Olivia Michael | CNBC
St. Louis Federal Reserve President James Bullard said on Tuesday he still believes the economy can avoid a recession, although he expects the central bank will need to raise interest rates further to control inflation.
“I think inflation was hotter than I expected in the second quarter,” a central bank official said during a speech in New York. “Now that it’s happened, I think we’re going to have to go a little higher than I said before.
The Fed Funds rate, which is the central bank’s benchmark, will remain unchanged until 2022. will likely have to rise to 3.75-4% by the end of the year, Bullard estimates. It currently stands at 2.25-2.5% after four rate hikes this year. Interest rates set the level that banks charge each other for overnight loans, but pass on to many regulated interest consumer debt instruments.
Nevertheless, Bullard said the Fed’s confidence in its commitment to fighting inflation will help prevent the economy from collapsing.
Bullard compared the Fed’s current situation to the problems central banks faced in the 1970s and early 1980s. Inflation is currently the highest since 1981.
He expressed confidence that the Fed would not have to push the economy into recession today, as then-Chairman Paul Volcker did in the early 1980s.
“Today’s central banks have more credibility than their counterparts in the 1970s,” Bullard said during a speech in New York. “As a result… the Fed and [European Central Bank] may be able to inflate neatly and achieve a relatively soft landing.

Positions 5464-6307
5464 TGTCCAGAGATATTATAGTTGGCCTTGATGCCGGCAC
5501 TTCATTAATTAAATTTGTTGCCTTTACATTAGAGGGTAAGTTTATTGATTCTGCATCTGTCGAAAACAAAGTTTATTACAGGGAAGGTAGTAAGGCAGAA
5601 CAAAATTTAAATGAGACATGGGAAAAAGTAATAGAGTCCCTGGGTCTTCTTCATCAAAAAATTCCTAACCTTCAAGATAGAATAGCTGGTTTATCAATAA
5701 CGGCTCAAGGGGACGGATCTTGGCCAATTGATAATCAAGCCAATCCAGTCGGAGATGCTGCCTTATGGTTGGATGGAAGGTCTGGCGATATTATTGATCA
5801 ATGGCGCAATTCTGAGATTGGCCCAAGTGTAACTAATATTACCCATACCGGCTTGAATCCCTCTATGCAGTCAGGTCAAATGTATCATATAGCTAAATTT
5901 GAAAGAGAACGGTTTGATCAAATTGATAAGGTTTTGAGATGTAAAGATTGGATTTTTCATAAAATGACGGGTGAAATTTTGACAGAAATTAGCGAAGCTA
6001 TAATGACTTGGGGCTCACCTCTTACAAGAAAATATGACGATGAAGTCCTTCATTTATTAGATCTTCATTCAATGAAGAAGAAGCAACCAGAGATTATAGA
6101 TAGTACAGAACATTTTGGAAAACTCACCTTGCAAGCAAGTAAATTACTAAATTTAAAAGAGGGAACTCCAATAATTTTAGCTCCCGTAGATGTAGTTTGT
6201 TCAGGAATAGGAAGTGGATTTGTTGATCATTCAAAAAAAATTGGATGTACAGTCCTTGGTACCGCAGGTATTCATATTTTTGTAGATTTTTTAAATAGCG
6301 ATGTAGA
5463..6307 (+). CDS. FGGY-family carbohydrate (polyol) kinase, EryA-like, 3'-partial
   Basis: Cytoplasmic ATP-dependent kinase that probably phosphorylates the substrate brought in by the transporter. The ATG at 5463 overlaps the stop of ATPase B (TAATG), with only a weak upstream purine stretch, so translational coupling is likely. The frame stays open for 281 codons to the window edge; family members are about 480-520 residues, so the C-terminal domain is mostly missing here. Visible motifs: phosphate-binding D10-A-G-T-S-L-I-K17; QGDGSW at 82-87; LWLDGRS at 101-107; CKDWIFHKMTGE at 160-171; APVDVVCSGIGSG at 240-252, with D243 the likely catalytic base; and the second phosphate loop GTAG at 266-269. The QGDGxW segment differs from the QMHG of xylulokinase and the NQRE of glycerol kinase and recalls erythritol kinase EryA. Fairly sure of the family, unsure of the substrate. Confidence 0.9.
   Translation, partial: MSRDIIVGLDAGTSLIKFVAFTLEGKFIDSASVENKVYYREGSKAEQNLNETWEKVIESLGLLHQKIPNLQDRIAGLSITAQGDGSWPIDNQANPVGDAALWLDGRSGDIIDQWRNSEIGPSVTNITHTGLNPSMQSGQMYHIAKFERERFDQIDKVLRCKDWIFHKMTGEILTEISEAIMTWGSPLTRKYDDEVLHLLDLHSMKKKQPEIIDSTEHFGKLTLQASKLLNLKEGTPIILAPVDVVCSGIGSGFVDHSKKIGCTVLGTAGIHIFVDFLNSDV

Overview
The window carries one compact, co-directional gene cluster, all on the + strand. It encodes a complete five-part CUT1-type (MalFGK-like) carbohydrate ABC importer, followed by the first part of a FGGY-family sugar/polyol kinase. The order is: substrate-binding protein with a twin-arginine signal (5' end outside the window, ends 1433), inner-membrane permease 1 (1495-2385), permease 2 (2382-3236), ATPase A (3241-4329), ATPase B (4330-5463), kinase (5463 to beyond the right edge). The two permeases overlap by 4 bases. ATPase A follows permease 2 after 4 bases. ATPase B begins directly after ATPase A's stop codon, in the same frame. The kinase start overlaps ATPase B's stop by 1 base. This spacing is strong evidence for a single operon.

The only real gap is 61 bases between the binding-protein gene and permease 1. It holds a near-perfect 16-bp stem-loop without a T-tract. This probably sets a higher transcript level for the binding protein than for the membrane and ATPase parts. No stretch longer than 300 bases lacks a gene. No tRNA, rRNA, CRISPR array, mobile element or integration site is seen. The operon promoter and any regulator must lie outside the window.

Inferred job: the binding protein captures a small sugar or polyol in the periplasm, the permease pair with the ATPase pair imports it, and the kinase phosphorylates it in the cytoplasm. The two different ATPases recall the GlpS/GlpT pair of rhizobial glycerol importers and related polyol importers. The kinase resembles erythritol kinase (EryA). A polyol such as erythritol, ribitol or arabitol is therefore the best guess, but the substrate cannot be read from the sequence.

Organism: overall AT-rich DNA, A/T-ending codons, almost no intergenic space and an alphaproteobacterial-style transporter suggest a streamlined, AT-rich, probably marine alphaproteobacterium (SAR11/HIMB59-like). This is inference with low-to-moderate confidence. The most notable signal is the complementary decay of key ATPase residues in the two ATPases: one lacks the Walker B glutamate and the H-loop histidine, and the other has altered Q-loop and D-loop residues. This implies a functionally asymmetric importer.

Markets have recently been betting the opposite, that the hawkish Fed will raise interest rates so much that an economy that has already experienced consecutive quarters of negative GDP growth will enter a recession. Government bond yields have been falling, and the spread between those yields has been narrowing, which typically indicates that investors are taking a dim view of future growth.
In fact, futures pricing suggests that the Fed will have to follow through on its rate hikes this year and will cut rates in 2023. in the summer
But Bullard argued that the Fed’s ability to steer the economy toward a soft landing depends largely on its credibility, particularly whether financial markets and the public believe the Fed has the will to stop inflation. He distinguished it from the 1970s era, when the Fed raised interest rates in the face of inflation but quickly backed off.
“There was no such reliability in the old days,” he said. “We have a lot more credibility than we had before.”
Bullard will appear Wednesday on CNBC’s “Squawk Box” at 7:30 ET.